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Now's the time to make value-based property taxation happen in Europe and Central Asia

Mika-Petteri Torhonen's picture
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Photo: Kyrgyz Republic – Mika Torhonen

The World Bank has supported land reform, land administration, and land management projects in 24 countries in the Europe and Central Asia region (ECA) since the 1991 dissolution of the Soviet Union and Central European socialist countries. This has been a period of catalyzed, unprecedented political, economic, and social changes and also a remarkable success story in creating private property rights, and developing land registration and cadastre systems. The results are becoming visible. According to the 2016 Doing Business Index, 7 of the 10 best- performing property registers are found in ECA countries. It is time to think next steps and how to best utilize these data repositories for development.

In the aftermath of 2008 fiscal crisis, which hit the Europe and Central Asia region particularly hard, and facing the challenges of globalization, countries have started to pay renewed attention to equitable and efficient sources of revenue. Recurrent property taxes are being seriously considered as they fall on fixed assets that cannot be moved to another jurisdiction, and are known to be a viable source for financing local services.

However, while it is known that recurrent property taxes can play a significant role in a tax system, they remain underutilized in most countries, with only a minority raising significant amounts in this way. Why is that?

New analytical work by the World Bank and FAO (.pdf) that featured 9 country case studies from ECA, provides some answers. Reasons are in part technical and in part political. Modern property taxes are based on the assessed value rather than the area of a property; therefore, they require the capacity to estimate market values of properties systematically, equitably and comprehensively. Major technical impediments include commonly inadequate valuation capacity (lack of valuer education, standards, accreditation) and associated infrastructure (incomplete tax rolls), and market information (no access to reliable property transaction prices).

The latter technical impediments may have become historical in ECA, which has the world’s leading property registers (in terms of completeness and ability to register transactions) and vivid valuation professionals and valuation infrastructure. In fact, ECA’s digital property registers provide a good and fast improving base for mass property valuations systems region wide. These systems can in turn provide equitable values efficiently for recurrent property taxes. There are several good mass property valuation systems operational in ECA.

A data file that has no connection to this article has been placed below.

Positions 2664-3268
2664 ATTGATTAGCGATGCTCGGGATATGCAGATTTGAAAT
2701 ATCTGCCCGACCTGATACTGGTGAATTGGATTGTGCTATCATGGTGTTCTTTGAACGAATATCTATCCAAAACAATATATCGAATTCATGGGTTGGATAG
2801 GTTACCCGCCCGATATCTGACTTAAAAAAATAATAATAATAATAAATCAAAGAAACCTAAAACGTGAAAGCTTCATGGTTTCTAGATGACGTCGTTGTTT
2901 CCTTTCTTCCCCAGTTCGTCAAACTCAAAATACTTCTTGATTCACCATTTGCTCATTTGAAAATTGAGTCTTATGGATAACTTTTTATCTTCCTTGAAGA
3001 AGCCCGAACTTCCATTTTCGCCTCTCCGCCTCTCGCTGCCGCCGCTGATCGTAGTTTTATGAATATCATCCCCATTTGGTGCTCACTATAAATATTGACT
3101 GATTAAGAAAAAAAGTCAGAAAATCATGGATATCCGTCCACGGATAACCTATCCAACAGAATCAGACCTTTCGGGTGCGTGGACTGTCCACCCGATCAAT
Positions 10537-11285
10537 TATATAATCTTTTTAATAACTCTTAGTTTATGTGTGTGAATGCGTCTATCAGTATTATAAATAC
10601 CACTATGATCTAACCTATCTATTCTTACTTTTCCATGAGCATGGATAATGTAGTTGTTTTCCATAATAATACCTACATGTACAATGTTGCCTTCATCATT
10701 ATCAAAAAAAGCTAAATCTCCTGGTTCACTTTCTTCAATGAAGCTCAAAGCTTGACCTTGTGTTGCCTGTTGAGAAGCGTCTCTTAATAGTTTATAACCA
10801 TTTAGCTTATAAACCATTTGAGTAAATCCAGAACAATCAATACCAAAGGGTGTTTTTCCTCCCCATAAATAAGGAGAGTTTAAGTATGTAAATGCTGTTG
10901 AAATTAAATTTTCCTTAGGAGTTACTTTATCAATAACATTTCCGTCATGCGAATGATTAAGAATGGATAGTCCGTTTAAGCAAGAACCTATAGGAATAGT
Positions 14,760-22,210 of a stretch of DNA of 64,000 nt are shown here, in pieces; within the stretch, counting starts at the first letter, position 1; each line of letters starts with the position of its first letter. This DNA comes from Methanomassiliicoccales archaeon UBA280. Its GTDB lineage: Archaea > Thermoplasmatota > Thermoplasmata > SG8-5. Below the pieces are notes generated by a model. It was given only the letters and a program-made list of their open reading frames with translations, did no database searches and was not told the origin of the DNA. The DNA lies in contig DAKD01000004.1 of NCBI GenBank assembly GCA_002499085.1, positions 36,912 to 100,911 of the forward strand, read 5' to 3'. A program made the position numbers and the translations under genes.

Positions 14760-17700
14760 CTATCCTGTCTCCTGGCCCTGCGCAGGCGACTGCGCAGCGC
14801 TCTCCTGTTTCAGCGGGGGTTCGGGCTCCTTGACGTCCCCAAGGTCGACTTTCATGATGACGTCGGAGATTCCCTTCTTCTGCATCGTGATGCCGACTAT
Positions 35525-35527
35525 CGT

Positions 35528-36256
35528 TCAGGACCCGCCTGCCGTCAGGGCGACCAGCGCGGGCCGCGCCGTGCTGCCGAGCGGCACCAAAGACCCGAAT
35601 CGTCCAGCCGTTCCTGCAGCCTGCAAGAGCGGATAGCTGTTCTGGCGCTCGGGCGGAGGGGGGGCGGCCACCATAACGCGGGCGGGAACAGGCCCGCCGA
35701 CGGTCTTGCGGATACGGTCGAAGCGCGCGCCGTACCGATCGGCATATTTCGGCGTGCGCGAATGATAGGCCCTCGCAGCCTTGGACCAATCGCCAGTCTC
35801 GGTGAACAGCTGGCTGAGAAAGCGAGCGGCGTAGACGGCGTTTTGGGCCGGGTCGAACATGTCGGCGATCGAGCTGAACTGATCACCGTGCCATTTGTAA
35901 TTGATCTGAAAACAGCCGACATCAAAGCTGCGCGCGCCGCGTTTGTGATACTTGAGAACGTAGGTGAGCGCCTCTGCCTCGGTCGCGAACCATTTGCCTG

The remaining challenges in introducing equitable property taxes in ECA region are political and cannot be underestimated. While mass valuation systems are fully functional in many ECA countries, being introduced in others and considered in most remaining ECA countries, one still has to cross the border to Western Europe to find efficient property taxes. Imposition of property taxes is sensitive, perhaps a political career ending move; even when there is the will, a governmental term is bound to be too short for carrying through such reforms and introducing solutions.

However, the opportunity is real and the trend is clear. We will soon see an era where ECA property registers region-wide are used for mass valuation systems that serve equitable, value-based, property taxation.  This is a very positive prospect for the region, as it will eventually translate to better local services. Time to make it happen!

The joint FAO – World Bank Land Tenure Journal (.pdf) features nine cases studies and findings on property valuation and taxation in Europe and Central Asia.
 

Comments

Submitted by Aleksandra Solomatova on

This is a good indication that the region is moving forward and it gives us hopes that everyone will pay a fair portion of their tax - rich will pay more and poor will pay less. However, we have to be very careful implementing such an initiative, since not everybody will be able to take a burden of a property tax and simply will not be able to pay it. There should be rules for exemptions based on such criteria as size of the property and etc. I believe, because there are no robust property tax policy in place in ECA, this is the reason why the region has a least amount of homeless people. I think a wide spread property tax can increase the rate of homeless people in the region and we do not want it to happen.

Submitted by Mika on

Thanks Aleksandra for raising this very valid concern. Any move from area-based property taxation to value-based property taxation is a delicate process, which needs to be implemented with full attention to social impacts. This is in particular true in former socialist countries, which typically have large asset-rich but cash-poor populations. For example, the matter was well recognized when planning property tax reform in Moscow. The counter argument to your concern is that the area-based taxes do not treat citizens equally and one can ask, which part of the society benefits from this most? My experience is that politicians in ECA are very risk averse in terms of implementing value-based property taxes. The Land Tenure Journal themed edition in question makes that case for moving to that direction, but it also makes very clear that it is a complicated process and needs to be implement with full consideration to social impacts and safeguards.

Submitted by Umesh Kumar on

Thanks for share this valuable info for Property tax

Submitted by Richard Almy on

Well put!

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